Millions of workers risk hand injuries every day on the job. And many of the risks are not obvious.

Consider the Wetterhahn tragedy. A Dartmouth College researcher spills one or two drops of dimethylmercury on her gloved hands while transferring the chemical from a vial to a test tube. Ten months later, she dies. Why?

She had no idea it takes less than 15 seconds for the poisonous chemical to enter her blood stream, break the blood-brain barrier and affect the nervous system. But, even more important, chemistry professor Karen Wetterhahn did not know that the latex gloves she used to protect herself provided no barrier against chemicals as aggressive as dimethylmercury.

What she (and everyone else around her) did not know killed her. OSHA fined Dartmouth College $13,500 for this August 1996 (Wetterhahn died in June 1997) incident, but later reduced the fine because Dartmouth authorities had taken immediate steps to address the issue. Though OSHA blamed the college for not providing adequate training on the use of appropriate gloves, nobody at the time knew the poisoning power of mercury. Here's another case: At Tomasco Mulciber Inc., an automotive parts manufacturer in Columbus, Ohio, more than 60 cases involving crushed fingers triggered an OSHA inspection between July 23 and Dec. 5, 1998, and a subsequent proposed fine of $1.6 million. Reason? Alleged failure to install adequate machine guards on power presses and resistance welding machines and violating lockout/tagout, confined space and electrical standards. More than two-thirds of those who suffered the crushing injuries were temporary untrained workers who made up only one-fourth of the plant's workforce, according to OSHA's allegations.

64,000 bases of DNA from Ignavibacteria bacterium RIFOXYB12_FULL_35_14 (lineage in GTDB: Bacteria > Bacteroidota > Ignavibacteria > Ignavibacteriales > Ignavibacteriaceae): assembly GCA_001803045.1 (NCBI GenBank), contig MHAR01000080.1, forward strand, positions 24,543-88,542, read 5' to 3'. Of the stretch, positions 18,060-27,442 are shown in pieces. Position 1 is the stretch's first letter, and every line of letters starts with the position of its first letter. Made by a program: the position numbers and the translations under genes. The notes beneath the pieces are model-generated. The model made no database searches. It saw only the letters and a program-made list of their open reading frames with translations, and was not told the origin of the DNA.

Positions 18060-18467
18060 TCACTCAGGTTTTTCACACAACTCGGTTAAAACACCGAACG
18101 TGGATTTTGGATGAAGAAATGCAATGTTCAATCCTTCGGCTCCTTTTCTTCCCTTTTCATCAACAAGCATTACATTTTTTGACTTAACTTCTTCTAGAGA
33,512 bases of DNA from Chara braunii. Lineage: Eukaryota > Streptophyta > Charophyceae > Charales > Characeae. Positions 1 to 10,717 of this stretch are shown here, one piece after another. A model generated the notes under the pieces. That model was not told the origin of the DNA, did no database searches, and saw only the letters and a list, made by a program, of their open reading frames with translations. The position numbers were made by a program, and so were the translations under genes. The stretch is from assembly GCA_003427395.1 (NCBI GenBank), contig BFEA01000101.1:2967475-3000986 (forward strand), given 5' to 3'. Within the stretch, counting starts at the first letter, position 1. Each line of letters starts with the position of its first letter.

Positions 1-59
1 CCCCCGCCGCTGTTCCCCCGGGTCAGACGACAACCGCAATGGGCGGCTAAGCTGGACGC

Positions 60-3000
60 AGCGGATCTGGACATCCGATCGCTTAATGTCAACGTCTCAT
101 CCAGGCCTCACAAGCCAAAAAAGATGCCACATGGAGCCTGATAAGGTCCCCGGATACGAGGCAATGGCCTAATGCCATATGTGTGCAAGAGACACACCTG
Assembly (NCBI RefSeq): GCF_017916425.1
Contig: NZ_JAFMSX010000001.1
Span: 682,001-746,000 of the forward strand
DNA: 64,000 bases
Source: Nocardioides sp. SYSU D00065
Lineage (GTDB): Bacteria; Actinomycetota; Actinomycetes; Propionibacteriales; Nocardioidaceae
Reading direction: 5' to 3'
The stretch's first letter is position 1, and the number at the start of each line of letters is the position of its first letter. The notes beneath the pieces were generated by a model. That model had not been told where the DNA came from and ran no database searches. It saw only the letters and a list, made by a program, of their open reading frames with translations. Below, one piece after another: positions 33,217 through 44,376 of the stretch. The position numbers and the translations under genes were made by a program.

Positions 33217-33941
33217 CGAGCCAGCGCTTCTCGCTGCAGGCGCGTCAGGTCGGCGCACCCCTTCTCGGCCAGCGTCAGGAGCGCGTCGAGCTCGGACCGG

The plant's safety and health director could not be reached for comment.

Cases like these point out the need to understand why hand injuries occur and how to protect hands. Hazard assessments, management commitment, training, rules and procedures, personal protective equipment, machine guards, ergonomic solutions and barrier creams and lotions can all be part of the solution.

Types of hand injuries

Normally, hand injuries are caused by either physical trauma or chemical contact. Injuries range anywhere from cuts, blisters, abrasions, lacerations, burns, punctures and fractures, to amputations, chemical/dermal exposure and impact from falling parts, or even electrical shock. At Niagara Mohawk, a gas and power utility in Syracuse, N.Y., the company's meter readers and gas line workers run the risk of frostbite and dog bites, says Sam Gualardo, director of safety and health. And of late, hand injuries due to repetitive motion have drawn a great deal of attention.

What's a hand worth?

Figures for an average hand injury claim range from $3,500, according to Ray Morris, product sales development manager at Ansell Protective Products in Coshocton, Ohio, to $6,300, according to the Bureau of Labor Statistics. The average cost per claim for recordable occupational hand injuries is $1,700 in medical costs plus $2,500 in indemnity costs, says Morris, quoting figures from the National Safety Council. For non-recordable hand injuries, it is $250, he says, based on his years of experience.

The National Safety Council reports that data published by the National Council on Compensation Insurance shows that average lost-time workers' comp claims are $12,006 for arm and wrist injuries, and $7,460 for hand or fingers.

The average direct cost of a laceration is $1,100, the indirect cost, $5,000, according to Jeff Hoberg, director of marketing at Wells Lamont Industrial Products in Niles, Ill. "The more people realize the 'severity' of the [direct plus indirect] cost, the more it will help them," he says.